Vermeersch: I was thinking about the creation of equal citizenship across these various jurisdictions and then necessarily I was thinking about the Roma. In the European context, it seems that a number of European institutions, and the European Commission I think most lately, most clearly have sided with the Roma, in an attempt to see them as a population that is a test case for the creation of equal citizenship across Europe. There’s something important going on here. Concretely, the case in 2010 when some Roma asylum seekers and migrants from within the EU, from Romania and Bulgaria, were expelled from France and sent back to their country of origin and the European Commission very much protested against that. That set into motion a whole movement towards pushing EU member states towards better plans in order to integrate the Roma populations.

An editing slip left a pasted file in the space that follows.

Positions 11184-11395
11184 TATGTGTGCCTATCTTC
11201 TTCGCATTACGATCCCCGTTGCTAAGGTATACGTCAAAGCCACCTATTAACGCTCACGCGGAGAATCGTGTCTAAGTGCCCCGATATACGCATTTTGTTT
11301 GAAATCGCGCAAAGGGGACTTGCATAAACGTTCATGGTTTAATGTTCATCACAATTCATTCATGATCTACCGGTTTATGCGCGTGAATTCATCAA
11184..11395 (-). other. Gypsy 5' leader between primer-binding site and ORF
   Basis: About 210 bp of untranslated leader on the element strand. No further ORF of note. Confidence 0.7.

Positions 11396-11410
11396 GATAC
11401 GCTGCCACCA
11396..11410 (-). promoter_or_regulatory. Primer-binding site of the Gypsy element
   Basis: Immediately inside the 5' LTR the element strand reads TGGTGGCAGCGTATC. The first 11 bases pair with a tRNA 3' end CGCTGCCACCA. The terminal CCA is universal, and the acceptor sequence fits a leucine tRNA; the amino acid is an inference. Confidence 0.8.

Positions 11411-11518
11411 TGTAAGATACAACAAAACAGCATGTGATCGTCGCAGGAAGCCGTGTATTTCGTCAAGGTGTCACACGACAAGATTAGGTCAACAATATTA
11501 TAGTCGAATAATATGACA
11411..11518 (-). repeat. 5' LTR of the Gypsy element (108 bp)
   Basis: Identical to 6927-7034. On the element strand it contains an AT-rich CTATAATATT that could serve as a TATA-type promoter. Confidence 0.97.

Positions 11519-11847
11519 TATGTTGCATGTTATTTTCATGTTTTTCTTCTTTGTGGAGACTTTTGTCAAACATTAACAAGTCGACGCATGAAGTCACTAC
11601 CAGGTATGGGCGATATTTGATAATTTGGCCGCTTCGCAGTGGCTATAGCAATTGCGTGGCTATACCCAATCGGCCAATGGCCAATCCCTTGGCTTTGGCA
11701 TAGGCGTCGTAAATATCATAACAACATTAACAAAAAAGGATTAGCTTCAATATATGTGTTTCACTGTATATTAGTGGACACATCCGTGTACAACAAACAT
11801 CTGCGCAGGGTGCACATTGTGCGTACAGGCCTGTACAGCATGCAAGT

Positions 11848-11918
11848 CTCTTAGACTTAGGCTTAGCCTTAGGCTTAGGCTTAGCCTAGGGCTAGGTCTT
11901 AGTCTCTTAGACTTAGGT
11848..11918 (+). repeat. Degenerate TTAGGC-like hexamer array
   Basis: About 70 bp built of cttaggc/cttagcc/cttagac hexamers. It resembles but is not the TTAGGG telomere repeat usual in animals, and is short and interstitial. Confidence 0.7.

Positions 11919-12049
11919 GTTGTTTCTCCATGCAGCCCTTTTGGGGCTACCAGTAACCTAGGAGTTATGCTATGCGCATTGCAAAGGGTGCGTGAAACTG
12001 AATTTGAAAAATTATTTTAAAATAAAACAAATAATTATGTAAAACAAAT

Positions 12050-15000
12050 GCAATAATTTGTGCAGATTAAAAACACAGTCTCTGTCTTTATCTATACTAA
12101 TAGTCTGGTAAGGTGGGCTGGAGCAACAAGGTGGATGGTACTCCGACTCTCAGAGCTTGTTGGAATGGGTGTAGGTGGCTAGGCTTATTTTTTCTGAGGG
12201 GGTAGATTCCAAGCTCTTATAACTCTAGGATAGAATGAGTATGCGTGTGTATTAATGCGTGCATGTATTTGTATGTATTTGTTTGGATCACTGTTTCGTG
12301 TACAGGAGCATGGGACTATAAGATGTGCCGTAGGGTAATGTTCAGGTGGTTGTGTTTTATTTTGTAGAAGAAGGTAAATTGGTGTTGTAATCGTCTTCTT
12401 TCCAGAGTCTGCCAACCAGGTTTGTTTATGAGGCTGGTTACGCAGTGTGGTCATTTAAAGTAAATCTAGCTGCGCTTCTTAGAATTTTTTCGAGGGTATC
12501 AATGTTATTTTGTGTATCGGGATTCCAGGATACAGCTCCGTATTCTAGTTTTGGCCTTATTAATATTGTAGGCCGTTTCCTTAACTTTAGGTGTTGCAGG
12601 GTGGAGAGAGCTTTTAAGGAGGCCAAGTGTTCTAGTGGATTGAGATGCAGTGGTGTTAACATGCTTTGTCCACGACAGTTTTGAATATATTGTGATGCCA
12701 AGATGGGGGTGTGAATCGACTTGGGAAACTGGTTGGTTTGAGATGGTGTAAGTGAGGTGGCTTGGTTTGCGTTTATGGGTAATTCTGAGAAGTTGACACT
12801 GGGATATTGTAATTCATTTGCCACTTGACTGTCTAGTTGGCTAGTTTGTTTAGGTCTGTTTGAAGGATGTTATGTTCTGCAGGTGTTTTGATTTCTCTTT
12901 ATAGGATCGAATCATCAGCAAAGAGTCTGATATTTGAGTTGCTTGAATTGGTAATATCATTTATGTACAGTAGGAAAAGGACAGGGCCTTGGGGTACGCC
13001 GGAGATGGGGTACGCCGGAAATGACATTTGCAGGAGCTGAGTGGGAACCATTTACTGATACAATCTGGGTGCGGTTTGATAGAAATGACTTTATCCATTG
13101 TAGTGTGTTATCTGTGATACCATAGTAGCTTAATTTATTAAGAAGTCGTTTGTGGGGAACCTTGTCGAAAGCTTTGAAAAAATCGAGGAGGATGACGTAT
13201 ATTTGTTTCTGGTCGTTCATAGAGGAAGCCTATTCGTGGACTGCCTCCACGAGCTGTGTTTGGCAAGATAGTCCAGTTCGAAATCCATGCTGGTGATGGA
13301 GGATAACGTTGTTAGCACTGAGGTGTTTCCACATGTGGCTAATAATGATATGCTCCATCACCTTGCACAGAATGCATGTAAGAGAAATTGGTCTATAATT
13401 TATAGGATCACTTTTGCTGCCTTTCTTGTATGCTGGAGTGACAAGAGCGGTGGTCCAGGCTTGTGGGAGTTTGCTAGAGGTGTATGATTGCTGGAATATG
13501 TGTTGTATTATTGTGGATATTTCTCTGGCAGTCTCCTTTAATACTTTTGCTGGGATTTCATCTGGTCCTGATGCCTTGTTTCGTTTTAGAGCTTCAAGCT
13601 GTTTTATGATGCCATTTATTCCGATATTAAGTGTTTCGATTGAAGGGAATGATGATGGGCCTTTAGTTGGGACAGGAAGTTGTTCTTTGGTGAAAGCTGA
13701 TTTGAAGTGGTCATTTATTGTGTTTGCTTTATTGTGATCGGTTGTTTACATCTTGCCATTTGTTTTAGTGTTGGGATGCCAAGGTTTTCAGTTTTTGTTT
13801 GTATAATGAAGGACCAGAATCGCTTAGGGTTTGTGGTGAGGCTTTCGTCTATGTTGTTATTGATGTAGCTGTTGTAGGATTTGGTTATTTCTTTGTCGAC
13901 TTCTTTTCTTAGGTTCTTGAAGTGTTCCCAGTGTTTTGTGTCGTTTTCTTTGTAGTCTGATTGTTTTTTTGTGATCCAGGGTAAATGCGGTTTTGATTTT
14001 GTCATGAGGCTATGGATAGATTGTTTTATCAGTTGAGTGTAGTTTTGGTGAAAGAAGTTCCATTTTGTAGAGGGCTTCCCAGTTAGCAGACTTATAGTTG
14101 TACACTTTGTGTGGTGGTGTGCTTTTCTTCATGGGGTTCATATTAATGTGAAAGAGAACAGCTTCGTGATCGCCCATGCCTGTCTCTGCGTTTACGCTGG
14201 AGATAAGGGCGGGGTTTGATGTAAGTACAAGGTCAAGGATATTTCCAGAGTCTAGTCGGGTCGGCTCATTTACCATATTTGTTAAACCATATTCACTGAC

So it seemed that there the European Commission presented itself as the prime protector of Roma populations across Europe and you could say in a certain sense that's a good development for these populations but the problem is that it has also mobilised a very strong anti-Roma movement, which was coming together with the anti-European forces in a number of EU states. And the reasoning was more or less this, that the European institutions were the best allies of the Roma population across Europe and therefore the Roma were part of the elite against which normal national populations of course had to protest because the classic Eurosceptic reasoning is that Europe is taking all the power away from the national state and thus from the national populations. So here we have a very odd picture. An attempt to protect a population in Europe that is on the margins and everywhere excluded is put now on the side symbolically of the technocratic European elite who is also despised by populist national movements. In the 1990s there was a hope that further European integration would lead to a positive situation for excluded populations like the Roma in many countries and we see here that in the current circumstances it’s a much more complicated situation. Sometimes these well intended attempts to protect these excluded population across European boundaries lead to processes of even more marginalisation and exclusion.